First "Maryland" Sale At Crocker Farm, Inc. Well Received

December 29, 2011

Crocker Farm, Inc. Auction of Sparks, Maryland, held its inaugural Maryland Sale of Maryland-related antiques on September 17th. The auction was well-received, with a strong presence of on-site, Internet, phone, and absentee bidders. Highlighting the sale was a collection of 100 lots of material which descended in the family of John Hanson, the first elected president of the United States under the Articles of Confederation.
Numerous pieces from the Hanson collection exceeded the high estimate, many by leaps and bounds. The top lot of the auction was an important group of two early photographs, a bill of sale, and wills, related to Baltimore slave, Martha Ann “Patty” Atavis. Between 1838 and 1874, Atavis served Baltimore’s Whitridge family, wealthy relatives of Hanson. The lot was fiercely fought over by eight phone and several on-site bidders, eventually selling well above its $4,000 to $6,000 estimate to a representative from the Maryland Historical Society for $34,500. A Revolutionary War diary written by Prince George’s County native, Thomas Contee, sold to a floor bidder for $14,950 against a $7,000 to $10,000 estimate. Contee, along with John Hanson and two others, were assigned the duty of meeting with Congress in Philadelphia and General Washington in New York regarding the enlistment of Maryland soldiers. The diary recounts Contee’s sixty-six day journey to meet Washington, and includes detailed accounts of the British siege of Brunswick, New Jersey, and Washington’s dissatisfaction with his undedicated “flying” camp. An important Thanksgiving Proclamation written in 1782 by Hanson, in which he decries British oppression and calls for a national day of Thanksgiving to God for blessing a young America, sold above its $5,000 to $7,000 estimate to a floor bidder for $13,800. An early 19th-century Jacob Eichholtz oil portrait of John Hanson’s grandson, John Hanson Thomas, sold for $6,900 to a representative from the Maryland Historical Society, above its $2,000 to $4,000 estimate. Anthony Zipp, partner in Crocker Farm, Inc., stated, “Bidders were impressed by the fact that the Hanson collection was full of so much untouched, fresh-to-the-market material, and were eager to acquire a piece or two from it.”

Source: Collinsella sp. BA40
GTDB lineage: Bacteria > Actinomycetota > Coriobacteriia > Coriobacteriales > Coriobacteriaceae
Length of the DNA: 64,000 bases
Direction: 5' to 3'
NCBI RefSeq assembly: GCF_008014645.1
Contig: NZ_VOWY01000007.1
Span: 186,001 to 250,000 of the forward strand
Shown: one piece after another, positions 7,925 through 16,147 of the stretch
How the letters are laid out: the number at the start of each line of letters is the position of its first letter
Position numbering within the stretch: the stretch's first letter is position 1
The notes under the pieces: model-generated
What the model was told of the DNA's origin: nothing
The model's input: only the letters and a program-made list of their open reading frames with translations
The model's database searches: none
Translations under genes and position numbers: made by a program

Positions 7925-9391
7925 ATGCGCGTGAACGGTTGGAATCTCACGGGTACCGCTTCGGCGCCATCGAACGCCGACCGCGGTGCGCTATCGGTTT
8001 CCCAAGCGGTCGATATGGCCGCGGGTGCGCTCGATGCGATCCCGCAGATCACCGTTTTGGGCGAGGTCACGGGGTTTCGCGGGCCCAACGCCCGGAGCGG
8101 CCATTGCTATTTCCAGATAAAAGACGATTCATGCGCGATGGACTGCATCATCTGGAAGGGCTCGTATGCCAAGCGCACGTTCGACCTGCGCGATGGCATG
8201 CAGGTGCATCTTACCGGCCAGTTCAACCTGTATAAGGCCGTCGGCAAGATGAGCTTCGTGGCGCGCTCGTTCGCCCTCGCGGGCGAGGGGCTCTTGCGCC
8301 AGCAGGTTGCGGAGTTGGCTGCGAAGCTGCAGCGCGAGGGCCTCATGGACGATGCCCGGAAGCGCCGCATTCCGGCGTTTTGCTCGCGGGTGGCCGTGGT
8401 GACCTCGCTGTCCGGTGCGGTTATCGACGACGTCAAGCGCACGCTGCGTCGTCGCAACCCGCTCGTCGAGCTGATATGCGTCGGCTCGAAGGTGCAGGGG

A newly-discovered cache of 18th-century currency from the Hanson collection sold well. An uncut counterfeit detector sheet, printed by Hall & Sellers of Philadelphia in 1776 (estimate $1,500 to $2,500), brought $4,370. Several 1780 Maryland guaranteed notes by Hall & Sellers, each estimated at $500 to $700, brought between $1,495 and $2,185.